Hiroshima, the Immorality of War, and Repentance

Sixty-nine years ago today, an atomic bomb was dropped on men, women, and children in Hiroshima, Japan. The unspeakable carnage and destruction which ensued are difficult to articulate even nearly seven decades later. Today, it is important for us to reflect and to remember.

Perhaps one of the best ways to remember is to listen to the words of Father George Zabelka, the Catholic Air Force Chaplain who blessed the bomb that was dropped on this day. Below is an extended excerpt from a speech given on the 40th anniversary of the bombing.

The destruction of civilians in war was always forbidden by the Church, and if a soldier came to me and asked if he could put a bullet through a child's head, I would have told him, absolutely not. That would be mortally sinful. But in 1945 Tinian Island was the largest airfield in the world. Three planes a minute could take off from it around the clock. Many of these planes went to Japan with the express purpose of killing not one child or one civilian but of slaughtering hundreds and thousands and tens of thousands of children and civilians – and I said nothing.

As a Catholic chaplain I watched as the Boxcar, piloted by a good Irish Catholic pilot, dropped the bomb on Urakami Cathedral in Nagasaki, the center of Catholicism in Japan.

I never preached a single sermon against killing civilians to the men who were doing it. I was brainwashed! It never entered my mind to protest publicly the consequences of these massive air raids. I was told it was necessary – told openly by the military and told implicitly by my Church's leadership. (To the best of my knowledge no American cardinals or bishops were opposing these mass air raids. Silence in such matters is a stamp of approval.)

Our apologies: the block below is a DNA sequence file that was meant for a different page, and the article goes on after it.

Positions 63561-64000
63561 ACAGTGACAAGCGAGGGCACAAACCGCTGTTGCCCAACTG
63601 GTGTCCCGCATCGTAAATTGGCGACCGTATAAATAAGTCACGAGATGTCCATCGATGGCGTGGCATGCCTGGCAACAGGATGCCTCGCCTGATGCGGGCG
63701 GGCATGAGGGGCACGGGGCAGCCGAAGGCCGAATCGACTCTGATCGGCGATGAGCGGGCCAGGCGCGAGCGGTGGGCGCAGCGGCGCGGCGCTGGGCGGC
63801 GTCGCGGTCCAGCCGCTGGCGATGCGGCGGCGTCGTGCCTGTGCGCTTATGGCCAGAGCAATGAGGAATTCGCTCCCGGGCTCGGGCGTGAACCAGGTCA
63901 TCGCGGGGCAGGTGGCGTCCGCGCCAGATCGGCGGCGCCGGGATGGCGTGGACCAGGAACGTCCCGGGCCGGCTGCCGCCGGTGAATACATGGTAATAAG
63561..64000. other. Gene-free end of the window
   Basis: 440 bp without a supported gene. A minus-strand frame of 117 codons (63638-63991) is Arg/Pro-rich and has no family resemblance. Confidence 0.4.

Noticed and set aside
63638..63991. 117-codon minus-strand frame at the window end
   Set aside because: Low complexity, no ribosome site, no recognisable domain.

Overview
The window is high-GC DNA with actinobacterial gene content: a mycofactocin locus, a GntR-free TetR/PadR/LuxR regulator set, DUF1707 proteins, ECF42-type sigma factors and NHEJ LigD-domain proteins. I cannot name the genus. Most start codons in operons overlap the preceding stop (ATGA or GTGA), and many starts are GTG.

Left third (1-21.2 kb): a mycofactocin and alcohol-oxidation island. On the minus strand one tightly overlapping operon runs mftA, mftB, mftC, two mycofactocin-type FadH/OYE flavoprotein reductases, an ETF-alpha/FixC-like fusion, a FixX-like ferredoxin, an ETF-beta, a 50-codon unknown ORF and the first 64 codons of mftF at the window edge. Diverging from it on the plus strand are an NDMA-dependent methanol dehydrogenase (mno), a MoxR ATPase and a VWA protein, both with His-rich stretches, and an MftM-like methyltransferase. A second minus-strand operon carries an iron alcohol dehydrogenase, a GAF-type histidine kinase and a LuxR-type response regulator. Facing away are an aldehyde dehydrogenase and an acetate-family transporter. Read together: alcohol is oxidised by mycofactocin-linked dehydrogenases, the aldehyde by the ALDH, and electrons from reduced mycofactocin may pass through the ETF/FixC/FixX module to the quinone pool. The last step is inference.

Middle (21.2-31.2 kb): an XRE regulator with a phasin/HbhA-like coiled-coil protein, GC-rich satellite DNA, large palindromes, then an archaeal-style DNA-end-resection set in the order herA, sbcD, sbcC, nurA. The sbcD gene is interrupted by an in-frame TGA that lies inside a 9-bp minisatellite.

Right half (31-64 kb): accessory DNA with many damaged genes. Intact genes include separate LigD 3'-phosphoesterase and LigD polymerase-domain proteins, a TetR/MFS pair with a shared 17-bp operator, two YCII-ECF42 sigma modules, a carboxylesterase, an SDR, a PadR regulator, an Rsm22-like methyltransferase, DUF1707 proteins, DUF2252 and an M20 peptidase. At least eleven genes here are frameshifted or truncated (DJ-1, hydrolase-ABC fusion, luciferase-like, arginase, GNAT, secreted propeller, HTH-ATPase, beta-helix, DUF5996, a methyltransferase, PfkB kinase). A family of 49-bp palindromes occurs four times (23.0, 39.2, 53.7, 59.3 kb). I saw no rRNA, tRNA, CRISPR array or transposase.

I worked with Martin Luther King, Jr., during the Civil Rights struggle in Flint, Michigan. His example and his words of nonviolent action, choosing love instead of hate, truth instead of lies, and nonviolence instead of violence stirred me deeply. This brought me face to face with pacifism – active nonviolent resistance to evil. I recall his words after he was jailed in Montgomery, and this blew my mind. He said, "Blood may flow in the streets of Montgomery before we gain our freedom, but it must be our blood that flows, and not that of the white man. We must not harm a single hair on the head of our white brothers."

I struggled. I argued. But yes, there it was in the Sermon on the Mount, very clear: "Love your enemies. Return good for evil." I went through a crisis of faith. Either accept what Christ said, as unpassable and silly as it may seem, or deny him completely.

For the last 1700 years the Church has not only been making war respectable: it has been inducing people to believe it is an honorable profession, an honorable Christian profession. This is not true. We have been brainwashed. This is a lie.

War is now, always has been, and always will be bad, bad news. I was there. I saw real war. Those who have seen real war will bear me out. I assure you, it is not of Christ. It is not Christ's way. There is no way to conduct real war in conformity with the teachings of Jesus. There is no way to train people for real war in conformity with the teachings of Jesus.

The morality of the balance of terrorism is a morality that Christ never taught. The ethics of mass butchery cannot be found in the teachings of Jesus. In Just War ethics, Jesus Christ, who is supposed to be all in the Christian life, is irrelevant. He might as well never have existed. In Just War ethics, no appeal is made to him or his teaching, because no appeal can be made to him or his teaching, for neither he nor his teaching gives standards for Christians to follow in order to determine what level of slaughter is acceptable.